How can I successfully grow delphiniums here in the USA?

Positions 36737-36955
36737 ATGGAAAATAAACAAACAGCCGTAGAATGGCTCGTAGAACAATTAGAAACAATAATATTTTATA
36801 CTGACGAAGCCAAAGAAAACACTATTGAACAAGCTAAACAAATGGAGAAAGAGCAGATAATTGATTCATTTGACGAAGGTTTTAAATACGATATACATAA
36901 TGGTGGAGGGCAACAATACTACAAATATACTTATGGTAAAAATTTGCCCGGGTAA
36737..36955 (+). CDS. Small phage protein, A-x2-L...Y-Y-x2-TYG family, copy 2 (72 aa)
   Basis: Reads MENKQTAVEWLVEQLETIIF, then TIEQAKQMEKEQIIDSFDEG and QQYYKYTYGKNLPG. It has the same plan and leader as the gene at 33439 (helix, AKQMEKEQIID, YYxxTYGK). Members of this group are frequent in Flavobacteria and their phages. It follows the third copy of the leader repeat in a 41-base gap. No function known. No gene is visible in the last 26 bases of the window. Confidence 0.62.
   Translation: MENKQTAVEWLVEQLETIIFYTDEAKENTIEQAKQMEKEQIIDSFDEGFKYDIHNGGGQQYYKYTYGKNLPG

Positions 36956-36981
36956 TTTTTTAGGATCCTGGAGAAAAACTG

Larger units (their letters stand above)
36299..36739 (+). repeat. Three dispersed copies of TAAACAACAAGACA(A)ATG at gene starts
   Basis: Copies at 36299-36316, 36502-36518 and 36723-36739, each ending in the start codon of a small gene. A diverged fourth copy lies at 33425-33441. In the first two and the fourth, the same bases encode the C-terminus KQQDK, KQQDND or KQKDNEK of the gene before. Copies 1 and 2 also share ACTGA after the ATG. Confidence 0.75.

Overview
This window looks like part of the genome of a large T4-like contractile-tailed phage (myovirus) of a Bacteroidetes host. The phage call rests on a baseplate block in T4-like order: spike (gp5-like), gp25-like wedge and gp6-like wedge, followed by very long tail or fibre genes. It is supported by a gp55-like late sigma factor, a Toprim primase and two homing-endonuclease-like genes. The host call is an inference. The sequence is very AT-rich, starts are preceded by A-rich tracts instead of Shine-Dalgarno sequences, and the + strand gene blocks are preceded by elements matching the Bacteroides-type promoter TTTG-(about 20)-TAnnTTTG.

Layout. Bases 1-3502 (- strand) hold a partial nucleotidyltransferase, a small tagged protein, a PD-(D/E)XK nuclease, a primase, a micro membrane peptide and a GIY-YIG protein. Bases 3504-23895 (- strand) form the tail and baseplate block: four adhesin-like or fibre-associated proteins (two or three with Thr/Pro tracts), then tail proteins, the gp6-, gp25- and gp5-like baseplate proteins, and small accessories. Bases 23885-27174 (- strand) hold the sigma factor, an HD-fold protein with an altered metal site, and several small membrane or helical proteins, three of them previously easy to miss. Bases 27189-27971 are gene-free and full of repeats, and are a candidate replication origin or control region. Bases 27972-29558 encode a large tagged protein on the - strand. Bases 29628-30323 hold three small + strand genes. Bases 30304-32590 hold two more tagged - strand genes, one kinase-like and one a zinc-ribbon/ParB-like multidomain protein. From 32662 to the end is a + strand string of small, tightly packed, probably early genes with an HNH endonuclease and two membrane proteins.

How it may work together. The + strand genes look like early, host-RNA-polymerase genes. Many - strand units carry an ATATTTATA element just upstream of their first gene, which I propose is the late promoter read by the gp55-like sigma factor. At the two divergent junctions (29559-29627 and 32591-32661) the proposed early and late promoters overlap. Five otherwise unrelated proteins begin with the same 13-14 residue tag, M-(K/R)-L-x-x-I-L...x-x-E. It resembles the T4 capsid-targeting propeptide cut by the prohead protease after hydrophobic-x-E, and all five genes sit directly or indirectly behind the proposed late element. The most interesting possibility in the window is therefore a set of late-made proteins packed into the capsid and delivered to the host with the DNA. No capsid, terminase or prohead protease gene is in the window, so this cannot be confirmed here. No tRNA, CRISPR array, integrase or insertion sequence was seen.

Plant delphiniums in moist, well-drained soil that's rich in organic matter. Add compost, peat moss, or well-rotted manure before planting, especially if you garden in clay. How much sun delphiniums need depends on where you grow them. In areas that experience cool summers-such as the Pacific Northwest or the maritime provinces of Canada-the plants thrive in full sun. In areas that experience warmer summers, the plants prefer a spot with sun in the morning and late afternoon but shade during the hottest part of the day. Most delphiniums are hardy in Zones 3-7. They dislike hot summers and are short-lived in the Deep South, Southern California, and the desert Southwest. In these areas grow delphinium as a cool-season annual. Delphiniums aren't drought-tolerant; they require regular watering in most areas. Spreading mulch over the soil will help keep it cool and slow evaporation. Tall delphiniums require staking, especially when the plants are grown in an exposed area. Stake the plants by inserting a stick or pole into the ground near the plant. Tie the plant stem to the stake using a soft cloth. Use a figure-eight pattern-so the stem of the plant is in one loop and the stake is in the other loop-to prevent excess rubbing of the cloth against the stem. Deadhead delphiniums by removing the faded flower stalks. Deadheading encourages the plants to produce a second flush of blooms. Hundreds of delphiniums are available to gardeners. One of the best is Delphinium grandiflorum. This species grows less than 2 feet tall and produces clusters of true blue flowers over a mound of fine foliage. Like most delphinium species, it's rather short-lived-many gardeners treat it as an annual (or allow it to self-seed). If you prefer the taller, more stately delphiniums, Pacific Giant Hybrids typically grow 2-6 feet tall. 'Galahad' is a variety that bears pure white flowers. 'Black Knight' produces blue blooms with black centers.
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